PROVIDENCE, R.I. (WPRI) – What did it take to get the Providence City Council to move forward with a tax break for a proposed hotel in place of the long-vacant Fogarty building in downtown?

A call from the governor, apparently.

Gov. Gina Raimondo confirmed Tuesday that she was “very involved” in convincing the council to support a $2.5-million tax-stabilization agreement to help the Cranston-based Procaccianti Group build a 154-room extended-stay hotel at 111 Fountain St., next door to the Providence Journal building.

“That’s the first major real estate development in Providence in a long time,” Raimondo said during a meeting with reporters Tuesday. “That took a lot of elbow grease.”

Raimondo’s comments came a day after the Rhode Island Commerce Corporation agreed to reimburse the city for 10% of the projected foregone tax revenue over the life of the 12-year deal. One of many economic development tools included in the governor’s first budget, the reimbursement incentive is designed to encourage municipalities to enter into tax deals with developers.

Under the terms of the deal that was approved by the City Council in December, the Procaccianti Group, which has owned the Fountain Street property since 2005, would pay full taxes on the current value of the vacant property – about $1.6 million – for three years before it begins to gradually phase in tax payments based on the actual value of the building over the following nine years.

A fiscal note prepared by the city’s tax assessor shows the Procaccianti Group will pay about $2.8 million in taxes over the life of the deal. Without a tax break, the company would have paid $5.3 million, but it is unlikely the project would have moved forward.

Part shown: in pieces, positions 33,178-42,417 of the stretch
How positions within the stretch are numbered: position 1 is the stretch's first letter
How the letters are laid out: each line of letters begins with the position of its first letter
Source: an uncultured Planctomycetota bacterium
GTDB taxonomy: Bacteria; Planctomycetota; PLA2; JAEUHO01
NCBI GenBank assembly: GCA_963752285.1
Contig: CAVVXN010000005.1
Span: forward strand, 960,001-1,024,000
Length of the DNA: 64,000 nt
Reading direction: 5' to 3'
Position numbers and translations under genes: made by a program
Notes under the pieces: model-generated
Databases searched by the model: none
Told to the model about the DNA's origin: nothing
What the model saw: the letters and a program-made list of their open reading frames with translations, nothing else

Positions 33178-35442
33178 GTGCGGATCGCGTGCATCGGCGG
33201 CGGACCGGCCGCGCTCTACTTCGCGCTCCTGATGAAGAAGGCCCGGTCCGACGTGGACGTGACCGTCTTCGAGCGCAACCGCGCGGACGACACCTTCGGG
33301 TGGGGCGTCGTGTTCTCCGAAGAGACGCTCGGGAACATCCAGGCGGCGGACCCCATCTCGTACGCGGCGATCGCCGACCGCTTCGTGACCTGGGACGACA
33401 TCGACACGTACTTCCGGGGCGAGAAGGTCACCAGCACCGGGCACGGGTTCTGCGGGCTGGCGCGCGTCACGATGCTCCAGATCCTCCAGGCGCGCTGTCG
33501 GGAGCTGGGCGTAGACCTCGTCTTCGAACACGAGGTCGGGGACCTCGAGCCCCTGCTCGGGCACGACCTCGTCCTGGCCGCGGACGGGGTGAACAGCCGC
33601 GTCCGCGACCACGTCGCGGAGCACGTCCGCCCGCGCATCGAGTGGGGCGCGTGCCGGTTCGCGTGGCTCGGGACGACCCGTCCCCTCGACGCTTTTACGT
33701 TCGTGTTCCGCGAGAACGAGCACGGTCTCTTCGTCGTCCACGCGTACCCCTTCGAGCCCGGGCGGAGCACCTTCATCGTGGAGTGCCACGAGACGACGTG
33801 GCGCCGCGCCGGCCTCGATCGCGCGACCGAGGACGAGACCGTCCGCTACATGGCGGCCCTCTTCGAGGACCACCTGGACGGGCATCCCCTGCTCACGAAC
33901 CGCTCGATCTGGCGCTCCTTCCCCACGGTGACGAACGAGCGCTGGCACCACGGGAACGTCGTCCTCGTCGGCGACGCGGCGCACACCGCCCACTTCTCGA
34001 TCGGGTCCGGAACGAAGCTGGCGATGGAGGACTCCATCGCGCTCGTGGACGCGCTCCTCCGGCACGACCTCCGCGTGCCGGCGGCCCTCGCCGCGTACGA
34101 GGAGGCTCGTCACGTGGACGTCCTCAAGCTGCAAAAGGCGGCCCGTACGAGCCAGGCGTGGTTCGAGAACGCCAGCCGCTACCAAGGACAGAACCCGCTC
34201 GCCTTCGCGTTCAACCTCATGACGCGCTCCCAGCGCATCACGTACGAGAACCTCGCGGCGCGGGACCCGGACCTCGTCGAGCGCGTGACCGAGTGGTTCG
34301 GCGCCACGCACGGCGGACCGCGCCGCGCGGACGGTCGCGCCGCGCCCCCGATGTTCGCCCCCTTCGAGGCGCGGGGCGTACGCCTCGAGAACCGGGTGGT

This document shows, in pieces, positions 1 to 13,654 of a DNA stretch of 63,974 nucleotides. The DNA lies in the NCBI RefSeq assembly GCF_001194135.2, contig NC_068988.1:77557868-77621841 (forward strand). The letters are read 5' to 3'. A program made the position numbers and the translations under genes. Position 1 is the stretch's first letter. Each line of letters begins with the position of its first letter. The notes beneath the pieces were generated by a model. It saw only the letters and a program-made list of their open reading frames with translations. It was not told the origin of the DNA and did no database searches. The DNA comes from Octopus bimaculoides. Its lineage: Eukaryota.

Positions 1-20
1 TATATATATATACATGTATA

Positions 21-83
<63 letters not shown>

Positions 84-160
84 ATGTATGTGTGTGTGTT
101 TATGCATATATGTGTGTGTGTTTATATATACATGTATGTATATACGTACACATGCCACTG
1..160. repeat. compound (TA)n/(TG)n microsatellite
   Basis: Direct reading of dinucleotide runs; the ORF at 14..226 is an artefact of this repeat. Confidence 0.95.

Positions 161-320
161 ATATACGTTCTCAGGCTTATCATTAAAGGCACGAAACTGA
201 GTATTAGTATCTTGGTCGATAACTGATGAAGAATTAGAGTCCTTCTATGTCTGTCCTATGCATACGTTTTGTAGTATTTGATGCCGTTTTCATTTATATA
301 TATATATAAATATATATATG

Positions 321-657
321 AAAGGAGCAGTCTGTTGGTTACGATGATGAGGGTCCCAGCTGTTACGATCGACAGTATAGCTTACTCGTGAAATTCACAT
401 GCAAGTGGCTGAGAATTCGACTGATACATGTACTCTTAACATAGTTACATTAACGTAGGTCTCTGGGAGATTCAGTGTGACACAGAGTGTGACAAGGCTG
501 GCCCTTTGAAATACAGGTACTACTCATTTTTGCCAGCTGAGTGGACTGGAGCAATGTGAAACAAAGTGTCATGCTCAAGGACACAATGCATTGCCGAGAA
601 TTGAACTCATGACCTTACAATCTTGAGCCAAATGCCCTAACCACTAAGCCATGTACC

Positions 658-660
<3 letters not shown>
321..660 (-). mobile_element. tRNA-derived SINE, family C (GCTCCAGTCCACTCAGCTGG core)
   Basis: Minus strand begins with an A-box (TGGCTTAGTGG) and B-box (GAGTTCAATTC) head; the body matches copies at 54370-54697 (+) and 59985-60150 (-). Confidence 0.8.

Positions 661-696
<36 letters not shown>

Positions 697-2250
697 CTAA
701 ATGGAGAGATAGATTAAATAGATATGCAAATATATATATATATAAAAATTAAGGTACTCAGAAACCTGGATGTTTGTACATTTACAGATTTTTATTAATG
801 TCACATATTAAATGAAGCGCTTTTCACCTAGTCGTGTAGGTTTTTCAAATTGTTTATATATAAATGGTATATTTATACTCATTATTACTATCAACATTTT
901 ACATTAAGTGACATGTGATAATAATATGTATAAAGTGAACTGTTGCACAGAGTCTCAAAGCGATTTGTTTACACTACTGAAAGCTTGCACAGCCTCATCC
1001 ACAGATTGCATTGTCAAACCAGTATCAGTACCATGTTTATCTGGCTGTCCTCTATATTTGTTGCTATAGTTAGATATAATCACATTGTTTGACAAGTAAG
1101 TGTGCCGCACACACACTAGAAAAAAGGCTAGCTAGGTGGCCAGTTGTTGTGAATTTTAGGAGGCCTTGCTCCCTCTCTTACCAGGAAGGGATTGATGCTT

The tax-stabilization agreement languished in the City Council for several months as private labor unions publicly sparred over the terms of the deal. On one side, the construction trades painted the hotel project as a significant job creator that will pour millions of dollars into the local economy. On the other side was Unite Here Local 217, the local hotel workers’ union, which wanted the Procaccianti Group to commit to staffing their hotel with union members.

Raimondo confirmed what was widely whispered in City Hall circles over the last few months: she helped nudge the project along.

She said she made a personal phone call to Council President Luis Aponte. Others on her staff called members of the City Council Finance Committee on the day they voted to send the deal to the full council. (Three of the Finance Committee’s five members work in state government; another works for the hotel workers’ union.)

“It shouldn’t be that hard,” Raimondo said.

The governor said she’s “happy it’s done” and she hopes the project and the economic incentives the state is offering will serve as a catalyst for future development.

“It’s going to be a crane in the sky,” she said. “It’s going to be development. It’s going to be jobs.”

Continue the discussion on FacebookDan McGowan ( dmcgowan@wpri.com ) covers politics, education and the city of Providence for WPRI.com. Follow him on Facebook and Twitter: @danmcgowan